The situation has not been ignored by lawmakers. The Violence Against Women Act—a 1994 law providing federal resources to prevent and combat domestic violence and sexual assault while supporting victims—is now moving through the U.S. Congress for renewal. Montana legislators are considering House Bill 449, which would give courts more power to require electronic/GPS monitoring as a condition of pre-trial release for defendants charged with felony partner or family member assaults and stalking. 

However, legislation rarely deters the darkest impulses of humankind. 

After an Internet search and a few emails, I found John Betancourt, founder of Fortress Combat Arts in Bozeman. I took him up on an offer for a free women’s strike fit class, a mix of kickboxing and assault defense maneuvers. My classmates, a mix of students and professionals ranging from late teens on up, were all aglow with sincerity. From the start, they made me feel welcome.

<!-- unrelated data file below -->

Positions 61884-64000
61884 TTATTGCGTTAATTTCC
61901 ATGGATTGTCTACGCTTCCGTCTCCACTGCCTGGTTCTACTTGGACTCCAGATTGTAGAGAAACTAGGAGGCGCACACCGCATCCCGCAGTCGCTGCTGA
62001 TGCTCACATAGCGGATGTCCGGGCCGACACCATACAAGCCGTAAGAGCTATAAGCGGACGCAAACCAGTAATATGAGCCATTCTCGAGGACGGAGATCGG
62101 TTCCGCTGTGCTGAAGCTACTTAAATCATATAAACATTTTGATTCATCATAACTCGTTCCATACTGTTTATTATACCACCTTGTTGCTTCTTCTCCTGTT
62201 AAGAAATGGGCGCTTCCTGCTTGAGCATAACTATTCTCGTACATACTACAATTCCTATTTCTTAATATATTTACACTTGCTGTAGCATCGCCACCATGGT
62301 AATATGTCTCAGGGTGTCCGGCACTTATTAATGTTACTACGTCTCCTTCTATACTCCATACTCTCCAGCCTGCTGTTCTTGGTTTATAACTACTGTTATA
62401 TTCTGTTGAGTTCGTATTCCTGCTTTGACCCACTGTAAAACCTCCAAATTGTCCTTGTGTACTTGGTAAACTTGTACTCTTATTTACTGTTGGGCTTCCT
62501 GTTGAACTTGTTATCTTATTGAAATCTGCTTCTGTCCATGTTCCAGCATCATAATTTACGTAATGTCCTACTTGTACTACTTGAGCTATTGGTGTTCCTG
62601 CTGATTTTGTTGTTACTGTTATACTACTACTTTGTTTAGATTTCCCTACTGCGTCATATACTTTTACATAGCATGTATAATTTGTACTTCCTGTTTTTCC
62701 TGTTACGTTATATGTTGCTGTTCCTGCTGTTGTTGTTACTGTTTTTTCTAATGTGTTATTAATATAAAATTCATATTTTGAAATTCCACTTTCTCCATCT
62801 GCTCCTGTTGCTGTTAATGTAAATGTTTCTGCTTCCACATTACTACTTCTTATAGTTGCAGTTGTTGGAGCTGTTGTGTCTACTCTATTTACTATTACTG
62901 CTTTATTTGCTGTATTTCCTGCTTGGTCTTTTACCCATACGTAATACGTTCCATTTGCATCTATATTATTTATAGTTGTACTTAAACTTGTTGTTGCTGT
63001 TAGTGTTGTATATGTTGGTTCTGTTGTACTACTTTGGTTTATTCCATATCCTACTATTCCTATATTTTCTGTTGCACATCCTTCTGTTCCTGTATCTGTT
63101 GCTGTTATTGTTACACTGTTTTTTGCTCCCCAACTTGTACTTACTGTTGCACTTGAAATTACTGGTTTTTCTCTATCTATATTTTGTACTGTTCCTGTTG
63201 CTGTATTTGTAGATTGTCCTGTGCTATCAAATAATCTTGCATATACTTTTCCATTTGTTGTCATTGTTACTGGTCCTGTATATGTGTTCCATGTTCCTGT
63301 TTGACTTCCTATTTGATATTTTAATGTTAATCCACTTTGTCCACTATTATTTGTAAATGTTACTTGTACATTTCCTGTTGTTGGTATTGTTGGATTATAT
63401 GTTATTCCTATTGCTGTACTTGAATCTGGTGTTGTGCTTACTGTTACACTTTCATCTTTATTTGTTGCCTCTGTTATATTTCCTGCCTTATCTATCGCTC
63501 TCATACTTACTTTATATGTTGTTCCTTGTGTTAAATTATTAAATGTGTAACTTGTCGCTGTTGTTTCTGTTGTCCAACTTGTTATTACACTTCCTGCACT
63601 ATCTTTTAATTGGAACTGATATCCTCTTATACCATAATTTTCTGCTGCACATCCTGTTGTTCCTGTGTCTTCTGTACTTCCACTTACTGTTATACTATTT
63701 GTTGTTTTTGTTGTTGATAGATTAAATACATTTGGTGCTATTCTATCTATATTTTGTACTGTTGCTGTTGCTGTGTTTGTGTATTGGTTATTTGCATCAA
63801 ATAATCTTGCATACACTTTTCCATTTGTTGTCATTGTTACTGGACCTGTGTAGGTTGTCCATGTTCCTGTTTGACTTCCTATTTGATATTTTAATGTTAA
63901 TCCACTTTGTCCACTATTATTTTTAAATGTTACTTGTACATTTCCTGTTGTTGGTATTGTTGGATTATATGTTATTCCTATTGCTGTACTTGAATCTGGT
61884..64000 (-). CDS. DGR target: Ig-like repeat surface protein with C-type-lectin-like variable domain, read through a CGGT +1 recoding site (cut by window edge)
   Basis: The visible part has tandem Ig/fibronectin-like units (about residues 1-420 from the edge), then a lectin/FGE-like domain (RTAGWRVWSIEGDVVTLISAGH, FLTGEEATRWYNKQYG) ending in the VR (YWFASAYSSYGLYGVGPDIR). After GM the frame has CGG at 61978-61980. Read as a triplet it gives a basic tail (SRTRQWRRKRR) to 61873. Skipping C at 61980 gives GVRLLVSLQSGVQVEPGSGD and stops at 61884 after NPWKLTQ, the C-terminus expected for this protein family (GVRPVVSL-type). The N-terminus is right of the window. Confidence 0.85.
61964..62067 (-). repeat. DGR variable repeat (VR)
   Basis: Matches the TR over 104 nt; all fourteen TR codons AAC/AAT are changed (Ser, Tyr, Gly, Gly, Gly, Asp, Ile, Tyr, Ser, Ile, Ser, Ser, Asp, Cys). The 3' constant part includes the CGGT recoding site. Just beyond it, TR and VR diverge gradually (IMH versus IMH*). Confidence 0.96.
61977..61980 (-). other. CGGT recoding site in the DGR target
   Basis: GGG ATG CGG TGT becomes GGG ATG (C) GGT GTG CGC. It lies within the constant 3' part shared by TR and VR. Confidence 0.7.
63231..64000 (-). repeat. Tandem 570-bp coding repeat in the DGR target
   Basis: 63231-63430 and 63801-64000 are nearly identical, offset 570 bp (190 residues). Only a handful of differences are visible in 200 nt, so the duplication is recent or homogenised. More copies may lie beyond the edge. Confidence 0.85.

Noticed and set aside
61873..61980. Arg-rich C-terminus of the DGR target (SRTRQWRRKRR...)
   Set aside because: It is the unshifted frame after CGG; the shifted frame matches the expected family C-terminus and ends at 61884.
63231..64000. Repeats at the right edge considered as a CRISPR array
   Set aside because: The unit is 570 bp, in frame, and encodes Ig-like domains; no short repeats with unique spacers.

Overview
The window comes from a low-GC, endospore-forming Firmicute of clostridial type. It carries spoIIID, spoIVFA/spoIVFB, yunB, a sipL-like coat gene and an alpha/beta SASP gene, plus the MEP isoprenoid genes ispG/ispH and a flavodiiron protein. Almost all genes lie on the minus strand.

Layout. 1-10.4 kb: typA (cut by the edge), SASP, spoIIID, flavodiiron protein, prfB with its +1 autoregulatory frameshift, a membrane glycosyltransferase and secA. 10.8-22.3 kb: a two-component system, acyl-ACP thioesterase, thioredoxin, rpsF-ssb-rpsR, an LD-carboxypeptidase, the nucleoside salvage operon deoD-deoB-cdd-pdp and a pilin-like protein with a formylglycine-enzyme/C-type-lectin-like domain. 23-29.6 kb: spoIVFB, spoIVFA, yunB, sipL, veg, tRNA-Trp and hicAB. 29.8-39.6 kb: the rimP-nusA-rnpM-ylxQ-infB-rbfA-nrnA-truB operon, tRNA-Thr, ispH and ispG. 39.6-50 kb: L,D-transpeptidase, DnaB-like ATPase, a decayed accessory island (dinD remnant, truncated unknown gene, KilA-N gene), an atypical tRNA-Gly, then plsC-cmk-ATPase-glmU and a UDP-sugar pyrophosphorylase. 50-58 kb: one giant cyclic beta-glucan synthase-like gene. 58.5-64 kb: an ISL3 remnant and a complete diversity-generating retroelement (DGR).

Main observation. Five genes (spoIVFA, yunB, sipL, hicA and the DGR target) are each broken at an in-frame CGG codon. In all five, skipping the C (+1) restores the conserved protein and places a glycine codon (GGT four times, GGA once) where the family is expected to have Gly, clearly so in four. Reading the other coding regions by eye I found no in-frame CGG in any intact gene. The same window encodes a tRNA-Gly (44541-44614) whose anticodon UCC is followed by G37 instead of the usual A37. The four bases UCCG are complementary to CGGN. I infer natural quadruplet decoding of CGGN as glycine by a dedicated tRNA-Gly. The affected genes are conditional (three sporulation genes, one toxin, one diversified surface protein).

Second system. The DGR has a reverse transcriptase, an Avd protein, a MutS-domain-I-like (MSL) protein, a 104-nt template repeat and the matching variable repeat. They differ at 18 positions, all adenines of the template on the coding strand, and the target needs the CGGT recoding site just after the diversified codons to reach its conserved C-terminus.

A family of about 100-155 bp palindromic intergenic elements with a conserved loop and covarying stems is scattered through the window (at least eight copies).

A former advanced shipboard firefighter, boarding team member and rescue swimmer in the U.S. Coast Guard, Betancourt has 30 years of experience and black belts in an array of combat-related disciplines. He began teaching his first classes in Bozeman in 2009 and in 2013 opened his own gym. His inspiration to create female-focused defense training came later. 

Over the past election cycle, Betancourt’s outrage grew watching online videos of women being accosted at political events and sometimes pepper sprayed, chased and cornered while objects were thrown at them. 

“The people holding the camera phones recording the whole thing weren’t coming to their aid. The media wasn’t coming to their aid,” he said. “That’s when I realized we had to get serious about building a skill set for women to get themselves out of a bad situation.”